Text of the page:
0

Hi,

I recently had my PC shipped from abroad. When I went to plug it in, I 'may' have left the voltage setting on the PSU at 230V instead of the 115V of my new locale.

At some point I switched the voltage to 115V and plugged it in, as soon as I did so the following happened:

*PSU fan starts to spin
*Leds near the USB ports all light up
*The Case fan for the CPU (enclosed by a plastic hood) started to spin faster and faster until it was iterally sounding like a vacuum cleaner.

There were no other indications that anything was going on, no disks spun, the Gfx card didnt spin, no leds came on on any peripheral or elsewhere on the MB.


Does it sound like my PSU and or MB (at least) are dead? Can putting 115V through a PSU set to 230V kill the entire PC? I think that the case fan may be powered from the PSU, so I am hoping that is all that died...

I noticed that the box that the PC was shipped in had a few small but deep dents on it, that look like they were either caused by it being hit hard or by it falling against something whilst full, consequently there may be more than one thing wrong with the PC in the first place. If the voltage mixup is unlikely to have damaged the MB, I wonder if some accident in transport may have killed it, what should I check for to tell?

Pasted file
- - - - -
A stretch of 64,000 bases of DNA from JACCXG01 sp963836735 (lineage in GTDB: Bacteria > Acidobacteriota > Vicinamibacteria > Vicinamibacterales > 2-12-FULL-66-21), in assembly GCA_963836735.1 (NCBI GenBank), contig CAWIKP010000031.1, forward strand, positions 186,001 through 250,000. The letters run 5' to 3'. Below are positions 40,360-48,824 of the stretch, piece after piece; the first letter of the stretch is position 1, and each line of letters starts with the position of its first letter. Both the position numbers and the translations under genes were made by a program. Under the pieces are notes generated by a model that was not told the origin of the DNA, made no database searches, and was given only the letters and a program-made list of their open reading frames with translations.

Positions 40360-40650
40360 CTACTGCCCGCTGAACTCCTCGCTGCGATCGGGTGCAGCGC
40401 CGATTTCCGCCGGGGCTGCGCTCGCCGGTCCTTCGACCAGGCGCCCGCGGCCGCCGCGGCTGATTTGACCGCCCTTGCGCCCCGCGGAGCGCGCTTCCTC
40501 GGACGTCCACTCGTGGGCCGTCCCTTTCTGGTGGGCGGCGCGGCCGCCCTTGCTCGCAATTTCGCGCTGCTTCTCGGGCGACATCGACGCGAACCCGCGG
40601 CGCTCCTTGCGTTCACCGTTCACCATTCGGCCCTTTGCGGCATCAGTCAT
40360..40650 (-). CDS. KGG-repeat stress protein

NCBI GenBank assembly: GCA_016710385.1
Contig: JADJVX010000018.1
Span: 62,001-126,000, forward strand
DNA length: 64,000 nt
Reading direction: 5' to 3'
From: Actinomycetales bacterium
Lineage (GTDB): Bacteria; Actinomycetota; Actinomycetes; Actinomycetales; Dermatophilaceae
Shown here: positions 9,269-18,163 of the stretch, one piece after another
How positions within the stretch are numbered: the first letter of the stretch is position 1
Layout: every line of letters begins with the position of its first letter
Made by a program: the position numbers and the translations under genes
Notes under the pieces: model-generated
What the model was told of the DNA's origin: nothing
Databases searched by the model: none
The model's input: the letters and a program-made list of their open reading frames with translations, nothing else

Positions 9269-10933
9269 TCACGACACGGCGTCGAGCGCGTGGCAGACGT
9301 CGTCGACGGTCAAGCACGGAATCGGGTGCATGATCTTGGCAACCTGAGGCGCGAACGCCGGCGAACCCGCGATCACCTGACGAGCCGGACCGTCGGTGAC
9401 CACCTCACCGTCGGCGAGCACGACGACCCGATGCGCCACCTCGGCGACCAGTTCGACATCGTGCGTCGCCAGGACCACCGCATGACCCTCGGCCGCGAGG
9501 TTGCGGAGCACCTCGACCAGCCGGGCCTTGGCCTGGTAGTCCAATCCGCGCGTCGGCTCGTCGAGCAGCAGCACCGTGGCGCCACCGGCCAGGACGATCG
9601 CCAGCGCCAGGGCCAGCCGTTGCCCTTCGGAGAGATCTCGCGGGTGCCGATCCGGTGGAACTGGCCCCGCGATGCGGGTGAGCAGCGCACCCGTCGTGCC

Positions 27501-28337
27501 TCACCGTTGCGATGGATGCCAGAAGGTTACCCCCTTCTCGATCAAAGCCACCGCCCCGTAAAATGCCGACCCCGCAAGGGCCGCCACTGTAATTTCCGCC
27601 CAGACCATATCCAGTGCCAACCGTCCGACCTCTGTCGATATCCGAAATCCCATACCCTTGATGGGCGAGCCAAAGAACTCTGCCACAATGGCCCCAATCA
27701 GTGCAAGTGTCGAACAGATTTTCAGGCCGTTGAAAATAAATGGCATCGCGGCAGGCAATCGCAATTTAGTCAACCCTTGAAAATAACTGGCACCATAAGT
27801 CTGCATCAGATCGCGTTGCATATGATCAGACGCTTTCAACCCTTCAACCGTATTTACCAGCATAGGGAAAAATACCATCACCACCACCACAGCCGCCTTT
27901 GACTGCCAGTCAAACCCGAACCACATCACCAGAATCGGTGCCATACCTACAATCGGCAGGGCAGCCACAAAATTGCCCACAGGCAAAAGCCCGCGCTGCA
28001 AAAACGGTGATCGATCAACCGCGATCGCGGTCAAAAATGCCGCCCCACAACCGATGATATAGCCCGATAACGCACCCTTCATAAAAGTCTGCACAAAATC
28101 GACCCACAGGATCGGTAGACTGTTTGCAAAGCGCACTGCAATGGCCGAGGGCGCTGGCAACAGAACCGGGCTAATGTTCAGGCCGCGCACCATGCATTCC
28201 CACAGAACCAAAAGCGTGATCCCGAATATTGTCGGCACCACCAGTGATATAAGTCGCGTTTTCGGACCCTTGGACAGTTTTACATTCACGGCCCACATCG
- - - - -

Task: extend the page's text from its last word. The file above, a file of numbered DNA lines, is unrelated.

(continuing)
Also, can anyone tell me if Dell actually provide useful tech support for PCs damaged in a way that isnt covered by Warranty? I would rather replace any broken parts with the originals if a third party performs the repairs.

Lastly...

The PC is a Dell Dimension 8400, Intel 925X chipset MB, 3.4GHz p4 with HT and 2Mb Cache, Dual Channel DDR2 400MHz, twin SATA Raid0 HDD, ATI X850T PCI Express 16 gfx card (taking two slots).

2
Contributors
1
Reply
2
Views
11 Years
Discussion Span
Last Post by dcc
0

If the PSU was set at 230V and you plugged it into 115V it shouldn't have harmed it, if it had been the reverse...that would have been bad news!

I would get in touch with the company that shipped your computer and file a claim for the damages it received in transit. If it was hit hard enough to dent it something could have been dislodged.

This topic has been dead for over six months. Start a new discussion instead.
Have something to contribute to this discussion? Please be thoughtful, detailed and courteous, and be sure to adhere to our posting rules.